Last week, we highlighted a troubling Reuters article, which we classified as a quiet “trial balloon” to set the stage for an ECB launch of stock purchases. As Reuters put it, the ECB may soon be forced to follow the Bank of Japan’s example and buy equities as part of any expanded stimulus programme. Reuters recapped the familiar problem: “The European Central Bank could run out of eligible bonds for its 1.7 trillion euro bond-buying scheme, meaning alternative options are on the table should it decide to loosen policy further to lift growth and inflation across the bloc. Analysts say these could include large-scale share buying, a policy that the BOJ has already adopted after it started purchasing equity exchange traded funds (ETFs) for its own quantitative easing scheme six years ago.”
Overnight, the WSJ doubled down on this “warning”, writing that central banks have become some of the biggest investors in bond markets. Now some in the financial markets think stocks should benefit more from their largess. The amusing spin came when the WSJ cited “some economists” who say the European Central Bank, which meets Thursday to decide if it should expand its current bond-buying program, should invest in equities. The reason – one we have discussed for years, and which Reuters touched upon last week – “It is running out of bonds to buy.”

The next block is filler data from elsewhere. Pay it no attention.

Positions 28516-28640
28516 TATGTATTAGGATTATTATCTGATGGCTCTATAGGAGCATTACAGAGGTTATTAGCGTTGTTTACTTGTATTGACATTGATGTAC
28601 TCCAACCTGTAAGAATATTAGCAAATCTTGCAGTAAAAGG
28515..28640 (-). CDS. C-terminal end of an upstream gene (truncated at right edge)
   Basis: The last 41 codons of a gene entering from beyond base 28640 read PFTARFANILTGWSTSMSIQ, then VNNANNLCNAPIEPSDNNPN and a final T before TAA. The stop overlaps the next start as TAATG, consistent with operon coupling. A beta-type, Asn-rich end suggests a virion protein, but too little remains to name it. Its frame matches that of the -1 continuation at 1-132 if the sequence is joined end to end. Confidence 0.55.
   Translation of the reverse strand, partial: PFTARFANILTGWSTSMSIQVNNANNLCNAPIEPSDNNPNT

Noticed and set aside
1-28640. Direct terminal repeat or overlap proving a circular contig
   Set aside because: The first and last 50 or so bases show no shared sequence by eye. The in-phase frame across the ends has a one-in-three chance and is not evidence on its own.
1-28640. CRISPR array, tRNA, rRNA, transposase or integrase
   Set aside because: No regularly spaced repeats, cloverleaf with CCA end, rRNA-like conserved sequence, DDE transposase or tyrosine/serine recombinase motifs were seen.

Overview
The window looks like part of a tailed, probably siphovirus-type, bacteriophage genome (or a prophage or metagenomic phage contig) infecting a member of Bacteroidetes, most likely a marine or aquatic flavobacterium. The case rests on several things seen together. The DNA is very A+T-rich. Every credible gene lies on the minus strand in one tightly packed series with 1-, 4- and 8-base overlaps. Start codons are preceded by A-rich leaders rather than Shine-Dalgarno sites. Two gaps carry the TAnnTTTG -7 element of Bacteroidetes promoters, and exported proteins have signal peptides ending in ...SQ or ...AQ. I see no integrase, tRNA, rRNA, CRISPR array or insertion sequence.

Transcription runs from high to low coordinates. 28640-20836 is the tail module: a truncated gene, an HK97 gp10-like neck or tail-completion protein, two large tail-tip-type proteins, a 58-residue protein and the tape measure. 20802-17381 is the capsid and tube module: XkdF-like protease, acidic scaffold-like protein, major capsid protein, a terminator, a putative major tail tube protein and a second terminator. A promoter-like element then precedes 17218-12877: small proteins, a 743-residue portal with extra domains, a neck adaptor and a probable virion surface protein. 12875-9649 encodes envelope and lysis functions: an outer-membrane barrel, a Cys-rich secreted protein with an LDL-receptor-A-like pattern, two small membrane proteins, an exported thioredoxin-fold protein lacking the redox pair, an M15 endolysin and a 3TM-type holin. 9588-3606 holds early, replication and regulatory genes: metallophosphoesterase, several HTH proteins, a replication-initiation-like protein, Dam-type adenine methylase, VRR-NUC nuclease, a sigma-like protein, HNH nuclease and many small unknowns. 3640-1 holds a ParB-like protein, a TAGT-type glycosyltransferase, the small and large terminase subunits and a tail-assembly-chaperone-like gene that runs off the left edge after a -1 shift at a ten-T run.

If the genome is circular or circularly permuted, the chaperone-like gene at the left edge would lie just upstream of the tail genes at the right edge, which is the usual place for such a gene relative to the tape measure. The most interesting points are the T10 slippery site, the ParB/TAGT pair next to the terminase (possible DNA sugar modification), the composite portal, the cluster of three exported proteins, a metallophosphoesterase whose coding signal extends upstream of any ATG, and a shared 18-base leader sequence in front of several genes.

While certainly redundant, the WSJ observes that “a move by the ECB into equities would have big implications for Europe’s stock markets.” Well yeah: with equities becoming risk-free, it would mean prompt all time highs as a completely price-indescriminate buyer would now be on the verge of nationalizing yet another market, and crushing all the fundamental signals that link corporate health, the economy, or underlying industry dynamics with risk asset prices.
This post was published at Zero Hedge on Sep 6, 2016.